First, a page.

• Contact “trusted social sphere” via automated communication. The trusted social sphere includes people the participant believes a) may have information as to the participant's whereabouts and b) can be trusted. Examples of people within a participant's social sphere could include parents, close friends, and co-workers. Automated methods would include such techniques as sending e-mail to social sphere members, requesting specific reply codes indicating whether the participant is safe and accounted for, is delayed a certain number of minutes, or has unknown safety status. Other automated methods would include sending SMS messages to cell phones requesting specific reply codes. Two-way pagers can also supply this functionality. Automated voice response telephony systems can also supply this functionality. Participants will provide appropriate contact information for the social sphere as part of safety subsystem configuration. The application server 300 will handle outbound communication, collect responses, and obtain contact information from the database 310.
    • Contact trusted social sphere via manual communication. Safety system personnel will pursue additional avenues to contact the participant and to contact the social sphere, such as via telephone “land lines.” Safety personnel will query the database for appropriate contact information.
    • Request that other carpool members turn tracking communication on with the application server by running a small tracking and communications software application on their handset. The application server will make this request via automated SMS communication.
    • Request that the participant enter in a private reply code on the handset to an SMS safety status request from the application server. One reply code will designate that the participants believes they are safe, a second code will indicate “panic,” which means send the police as soon as possible.
    • Contact the police with an urgent request to locate the participant.
    • Add a designated number of minutes to the worry time (because the participant is making progress towards the destination) and take no other action except to continue running the safety subsystem.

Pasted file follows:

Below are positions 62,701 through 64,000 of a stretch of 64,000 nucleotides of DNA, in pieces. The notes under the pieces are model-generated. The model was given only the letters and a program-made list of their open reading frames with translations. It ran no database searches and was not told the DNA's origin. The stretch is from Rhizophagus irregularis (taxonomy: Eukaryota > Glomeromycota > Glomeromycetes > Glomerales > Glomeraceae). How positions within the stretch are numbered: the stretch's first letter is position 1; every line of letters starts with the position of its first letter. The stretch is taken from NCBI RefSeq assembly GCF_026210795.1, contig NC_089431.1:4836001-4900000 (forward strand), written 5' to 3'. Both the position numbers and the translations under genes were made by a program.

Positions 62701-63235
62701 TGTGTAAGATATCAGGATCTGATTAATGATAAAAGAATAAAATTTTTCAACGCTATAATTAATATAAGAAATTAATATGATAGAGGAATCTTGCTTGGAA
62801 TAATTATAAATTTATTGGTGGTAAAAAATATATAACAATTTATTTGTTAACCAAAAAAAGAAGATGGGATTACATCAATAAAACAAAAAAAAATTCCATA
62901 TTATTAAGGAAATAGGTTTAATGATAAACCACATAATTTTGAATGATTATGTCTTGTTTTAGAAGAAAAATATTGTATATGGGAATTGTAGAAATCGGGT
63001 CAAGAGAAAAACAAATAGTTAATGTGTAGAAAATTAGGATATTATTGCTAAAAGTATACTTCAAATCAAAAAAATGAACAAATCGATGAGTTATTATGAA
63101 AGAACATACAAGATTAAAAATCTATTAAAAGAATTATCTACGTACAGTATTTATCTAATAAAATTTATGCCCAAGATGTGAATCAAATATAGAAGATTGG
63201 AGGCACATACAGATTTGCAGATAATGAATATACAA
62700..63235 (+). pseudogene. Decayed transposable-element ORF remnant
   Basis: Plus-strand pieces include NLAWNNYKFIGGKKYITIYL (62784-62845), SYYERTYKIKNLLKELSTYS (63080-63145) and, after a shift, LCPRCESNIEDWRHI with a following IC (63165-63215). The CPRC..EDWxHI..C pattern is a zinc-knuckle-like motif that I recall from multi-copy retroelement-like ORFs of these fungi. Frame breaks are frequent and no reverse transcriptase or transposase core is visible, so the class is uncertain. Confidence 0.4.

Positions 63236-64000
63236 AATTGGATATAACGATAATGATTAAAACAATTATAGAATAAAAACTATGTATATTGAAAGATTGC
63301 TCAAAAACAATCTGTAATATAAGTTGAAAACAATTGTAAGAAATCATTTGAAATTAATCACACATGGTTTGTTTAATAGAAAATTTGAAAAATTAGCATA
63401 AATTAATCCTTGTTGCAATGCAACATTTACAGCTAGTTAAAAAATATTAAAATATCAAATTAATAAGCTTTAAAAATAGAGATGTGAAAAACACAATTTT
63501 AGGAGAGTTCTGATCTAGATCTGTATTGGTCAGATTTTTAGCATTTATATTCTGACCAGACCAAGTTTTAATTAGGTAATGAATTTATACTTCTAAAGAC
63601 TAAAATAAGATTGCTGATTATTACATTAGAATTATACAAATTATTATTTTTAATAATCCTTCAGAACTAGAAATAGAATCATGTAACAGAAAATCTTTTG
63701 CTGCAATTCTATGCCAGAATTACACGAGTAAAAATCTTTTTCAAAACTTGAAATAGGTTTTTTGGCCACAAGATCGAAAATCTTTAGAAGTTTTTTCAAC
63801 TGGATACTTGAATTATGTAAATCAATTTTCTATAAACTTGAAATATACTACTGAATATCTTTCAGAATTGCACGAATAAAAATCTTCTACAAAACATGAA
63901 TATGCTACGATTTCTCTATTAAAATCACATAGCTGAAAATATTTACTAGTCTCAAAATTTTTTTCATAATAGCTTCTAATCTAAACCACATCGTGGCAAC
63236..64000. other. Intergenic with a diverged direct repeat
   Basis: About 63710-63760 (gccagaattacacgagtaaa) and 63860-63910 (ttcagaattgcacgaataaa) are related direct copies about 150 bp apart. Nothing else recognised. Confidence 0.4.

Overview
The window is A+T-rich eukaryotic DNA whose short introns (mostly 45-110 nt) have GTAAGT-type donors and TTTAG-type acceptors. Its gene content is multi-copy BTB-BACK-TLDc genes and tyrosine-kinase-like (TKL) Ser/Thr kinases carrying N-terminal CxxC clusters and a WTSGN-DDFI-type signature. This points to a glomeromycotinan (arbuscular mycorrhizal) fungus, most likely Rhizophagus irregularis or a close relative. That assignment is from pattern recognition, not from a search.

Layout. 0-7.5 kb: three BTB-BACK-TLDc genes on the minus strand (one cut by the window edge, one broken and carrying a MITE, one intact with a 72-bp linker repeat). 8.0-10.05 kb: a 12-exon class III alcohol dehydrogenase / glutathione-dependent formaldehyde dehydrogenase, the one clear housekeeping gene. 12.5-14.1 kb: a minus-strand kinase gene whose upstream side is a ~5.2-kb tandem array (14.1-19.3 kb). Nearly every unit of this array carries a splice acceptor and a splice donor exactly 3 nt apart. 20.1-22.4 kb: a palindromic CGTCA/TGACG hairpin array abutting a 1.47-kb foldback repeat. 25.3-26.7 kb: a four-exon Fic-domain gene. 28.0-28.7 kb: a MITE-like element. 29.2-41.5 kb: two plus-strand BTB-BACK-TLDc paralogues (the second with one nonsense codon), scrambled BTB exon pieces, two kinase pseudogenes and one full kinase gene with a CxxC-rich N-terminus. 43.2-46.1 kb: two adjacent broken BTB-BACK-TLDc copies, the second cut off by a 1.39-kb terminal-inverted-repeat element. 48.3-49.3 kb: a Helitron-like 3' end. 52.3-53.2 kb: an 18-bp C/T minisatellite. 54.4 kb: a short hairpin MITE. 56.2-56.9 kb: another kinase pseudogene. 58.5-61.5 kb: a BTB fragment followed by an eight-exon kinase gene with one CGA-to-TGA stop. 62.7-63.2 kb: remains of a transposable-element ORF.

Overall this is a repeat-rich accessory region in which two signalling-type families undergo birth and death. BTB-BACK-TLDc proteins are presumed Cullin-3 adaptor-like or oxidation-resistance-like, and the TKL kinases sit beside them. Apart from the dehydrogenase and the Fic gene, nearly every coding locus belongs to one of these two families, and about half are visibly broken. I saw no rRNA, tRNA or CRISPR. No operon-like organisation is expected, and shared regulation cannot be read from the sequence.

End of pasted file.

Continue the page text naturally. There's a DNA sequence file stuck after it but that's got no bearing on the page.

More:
• Have the participant snap a picture with a camera cell phone and send it to safety system personnel for safety verification.

Escalation rules define the timing and priority of escalation procedures once a safety critical event has occurred. For example, when the critical event “unknown participant location” occurs, rules may trigger a series of escalation procedures. After five minutes have elapsed, the procedure “contact trusted social sphere via automated communication” may be invoked. If 15 minutes elapse with no affirmative automated communication, the procedure “contact trusted social sphere via manual communication” may be invoked.

Once a participant's status changes from “not known to be safe” to “presumed safe,” the application server will automatically notify people who were brought in on the search.

Alternate Embodiments

Although the description above contains many specificities, these should not be construed as limiting the scope of the present invention but as merely providing an illustration of the presently preferred embodiment of this invention. Thus, the scope of the present invention should be determined by the supplied claims.

Variations are as follows:

The preferred embodiment uses GPS-enabled cell phones, but other wireless communications devices using different location tracking technology can also work, such as personal digital assistants with GPS daughter cards and cell phones that obtain location information from triangulation of cellular antenna towers.

The preferred embodiment describes the application server interacting with a single carpool, but it is desirable for the server to be scaled up to support many carpools.

The application server may support more than one cellular carrier, even when carriers use different location tracking technologies.

The preferred embodiment description of the tracking subsystem emphasized the morning commute rendezvous, but the subsystem can also work well for the evening rendezvous. Likewise, the tracking subsystem can work well for any rendezvous by more than one person with a GPS communications device, not for carpooling only. Cars do not have to be involved. For example, the convergence of friends moving on foot towards a movie theatre may be effectively tracked. Likewise, the safety subsystem may be deployed to verify safety of any journey of interest, not just commute trips, and not just car trips.